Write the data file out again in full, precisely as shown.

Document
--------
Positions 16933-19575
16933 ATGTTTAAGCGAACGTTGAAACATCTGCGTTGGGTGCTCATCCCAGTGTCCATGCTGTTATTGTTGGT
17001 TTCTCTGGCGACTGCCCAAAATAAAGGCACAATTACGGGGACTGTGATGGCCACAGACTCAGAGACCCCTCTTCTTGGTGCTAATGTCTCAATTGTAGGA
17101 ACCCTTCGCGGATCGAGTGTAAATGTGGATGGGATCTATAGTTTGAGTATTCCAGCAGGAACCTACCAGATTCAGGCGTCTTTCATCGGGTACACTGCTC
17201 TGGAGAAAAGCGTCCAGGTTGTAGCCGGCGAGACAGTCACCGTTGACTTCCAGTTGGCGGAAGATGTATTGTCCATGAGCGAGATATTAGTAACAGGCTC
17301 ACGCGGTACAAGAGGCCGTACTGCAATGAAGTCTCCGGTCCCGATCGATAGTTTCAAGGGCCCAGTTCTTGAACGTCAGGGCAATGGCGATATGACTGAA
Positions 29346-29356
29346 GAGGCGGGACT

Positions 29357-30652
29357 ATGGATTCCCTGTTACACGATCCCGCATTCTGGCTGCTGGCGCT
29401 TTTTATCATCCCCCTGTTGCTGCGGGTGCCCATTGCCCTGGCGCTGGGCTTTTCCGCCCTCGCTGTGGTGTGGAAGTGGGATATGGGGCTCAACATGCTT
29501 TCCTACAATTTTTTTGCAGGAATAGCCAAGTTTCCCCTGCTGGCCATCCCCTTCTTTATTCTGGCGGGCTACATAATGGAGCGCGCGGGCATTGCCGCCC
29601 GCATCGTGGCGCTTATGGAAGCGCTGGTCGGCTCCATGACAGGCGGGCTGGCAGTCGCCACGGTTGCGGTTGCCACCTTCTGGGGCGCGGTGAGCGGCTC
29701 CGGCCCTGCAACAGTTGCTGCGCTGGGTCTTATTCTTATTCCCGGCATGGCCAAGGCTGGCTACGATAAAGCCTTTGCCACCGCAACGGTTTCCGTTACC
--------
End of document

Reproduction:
Positions 16933-19575
16933 ATGTTTAAGCGAACGTTGAAACATCTGCGTTGGGTGCTCATCCCAGTGTCCATGCTGTTATTGTTGGT
17001 TTCTCTGGCGACTGCCCAAAATAAAGGCACAATTACGGGGACTGTGATGGCCACAGACTCAGAGACCCCTCTTCTTGGTGCTAATGTCTCAATTGTAGGA
17101 ACCCTTCGCGGATCGAGTGTAAATGTGGATGGGATCTATAGTTTGAGTATTCCAGCAGGAACCTACCAGATTCAGGCGTCTTTCATCGGGTACACTGCTC
17201 TGGAGAAAAGCGTCCAGGTTGTAGCCGGCGAGACAGTCACCGTTGACTTCCAGTTGGCGGAAGATGTATTGTCCATGAGCGAGATATTAGTAACAGGCTC
17301 ACGCGGTACAAGAGGCCGTACTGCAATGAAGTCTCCGGTCCCGATCGATAGTTTCAAGGGCCCAGTTCTTGAACGTCAGGGCAATGGCGATATGACTGAA
Positions 29346-29356
29346 GAGGCGGGACT

Positions 29357-30652
29357 ATGGATTCCCTGTTACACGATCCCGCATTCTGGCTGCTGGCGCT
29401 TTTTATCATCCCCCTGTTGCTGCGGGTGCCCATTGCCCTGGCGCTGGGCTTTTCCGCCCTCGCTGTGGTGTGGAAGTGGGATATGGGGCTCAACATGCTT
29501 TCCTACAATTTTTTTGCAGGAATAGCCAAGTTTCCCCTGCTGGCCATCCCCTTCTTTATTCTGGCGGGCTACATAATGGAGCGCGCGGGCATTGCCGCCC
29601 GCATCGTGGCGCTTATGGAAGCGCTGGTCGGCTCCATGACAGGCGGGCTGGCAGTCGCCACGGTTGCGGTTGCCACCTTCTGGGGCGCGGTGAGCGGCTC
29701 CGGCCCTGCAACAGTTGCTGCGCTGGGTCTTATTCTTATTCCCGGCATGGCCAAGGCTGGCTACGATAAAGCCTTTGCCACCGCAACGGTTTCCGTTACC